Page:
The beginning of a new year is always hopeful, and if there’s one thing we all need after a year of pandemic life, it’s hope. We’ve all been waiting and hoping for so long already – for a vaccine, for time with friends, for hugs from grandparents, for life to get back to normal. And now we’re in the bleak midwinter with its cold and darkness, which many people find stressful in the best of times. When we talk with others on the phone or via Zoom, we can hear the sorrow and exhaustion in their voices and see the weariness on their faces. Many of us feel near or at the breaking point and wonder how much more we must endure.
Throughout the past year, I have thought often of St. Paul’s words in Philippians 4:11-13 (NIV): “I have learned to be content whatever the circumstances. I know what it is to be in need, and I know what it is to have plenty. I have learned the secret of being content in any and every situation, whether well fed or hungry, whether living in plenty or in want. I can do all this through him who gives me strength.” This would be an extraordinary statement even for someone who always led a privileged life, which we know wasn’t the path Paul’s life took, yet he claims to have been content in good times and bad. Probably not many of us can say the same thing, but that Scripture passage has made me think a lot about faith, adversity, optimism, and gratitude, and how they all work together to create contentment.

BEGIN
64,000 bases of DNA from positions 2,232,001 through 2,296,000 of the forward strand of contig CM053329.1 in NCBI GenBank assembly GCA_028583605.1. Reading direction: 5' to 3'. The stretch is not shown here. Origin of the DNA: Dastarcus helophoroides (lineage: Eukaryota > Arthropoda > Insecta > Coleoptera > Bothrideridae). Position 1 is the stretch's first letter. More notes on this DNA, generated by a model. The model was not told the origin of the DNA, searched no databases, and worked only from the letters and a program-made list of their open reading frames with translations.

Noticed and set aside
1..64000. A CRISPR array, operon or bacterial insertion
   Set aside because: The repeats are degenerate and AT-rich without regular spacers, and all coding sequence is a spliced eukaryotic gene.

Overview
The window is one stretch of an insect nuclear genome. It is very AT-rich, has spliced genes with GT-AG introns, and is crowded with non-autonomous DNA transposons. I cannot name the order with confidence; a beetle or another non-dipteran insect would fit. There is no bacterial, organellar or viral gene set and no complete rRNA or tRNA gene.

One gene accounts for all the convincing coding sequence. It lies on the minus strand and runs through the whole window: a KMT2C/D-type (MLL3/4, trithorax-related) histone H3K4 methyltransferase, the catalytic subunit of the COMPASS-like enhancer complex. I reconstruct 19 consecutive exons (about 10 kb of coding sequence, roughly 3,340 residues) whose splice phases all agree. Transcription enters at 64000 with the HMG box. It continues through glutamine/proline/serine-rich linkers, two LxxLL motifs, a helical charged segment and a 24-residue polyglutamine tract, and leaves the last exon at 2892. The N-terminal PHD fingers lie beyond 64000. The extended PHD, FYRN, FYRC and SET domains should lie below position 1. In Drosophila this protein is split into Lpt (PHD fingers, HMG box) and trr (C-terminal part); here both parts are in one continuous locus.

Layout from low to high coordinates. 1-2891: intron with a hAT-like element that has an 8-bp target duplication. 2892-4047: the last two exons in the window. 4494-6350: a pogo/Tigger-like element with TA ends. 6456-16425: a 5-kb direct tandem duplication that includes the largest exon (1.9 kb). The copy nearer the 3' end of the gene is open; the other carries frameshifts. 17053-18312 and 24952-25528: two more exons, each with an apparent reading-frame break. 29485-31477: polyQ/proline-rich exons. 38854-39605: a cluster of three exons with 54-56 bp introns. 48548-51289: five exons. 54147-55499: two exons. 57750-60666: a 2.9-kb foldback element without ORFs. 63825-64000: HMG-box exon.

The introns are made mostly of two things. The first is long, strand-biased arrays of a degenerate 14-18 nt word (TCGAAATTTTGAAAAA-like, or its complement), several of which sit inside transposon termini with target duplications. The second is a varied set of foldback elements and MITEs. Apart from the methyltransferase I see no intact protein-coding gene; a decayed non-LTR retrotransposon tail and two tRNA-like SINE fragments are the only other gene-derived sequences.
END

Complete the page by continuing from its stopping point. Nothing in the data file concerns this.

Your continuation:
Unfortunately, Paul doesn’t reveal the secret of being content in all situations, but it, like everything else, must begin with faith. We believe in God’s unfailing love and plan for us to be happy and the most complete version of ourselves, which can fill us with hope and gratitude even when some of the phases on the way aren’t great. Even the best journey has some tedious or downright miserable moments, but the ultimate goal makes them endurable. This pandemic has been months of uncertainty, boredom, grief, and desperation, and it’s not over yet, but it will eventually pass and we will be joyfully reunited with the people and activities we usually enjoy. There are so many terrible losses – 276,000 lives in the U.S. at this point, in addition to all the lost time together – that we will come together to grieve and remember. But these forced months in our homes have also brought the gift of time together, meals at the dinner table, some pause in our normally hectic lives. Maybe Paul’s secret was taking the long view, embracing the losses, relishing the good times, learning through both losses and joys, and giving thanks through it all, never forgetting that life, love, and peace are gifts from God.
May each of us find our way forward through the dark months ahead and into the new year with contentment and gratitude, remembering that God is able to do immeasurably more than we could ever ask or imagine. Peace, friends.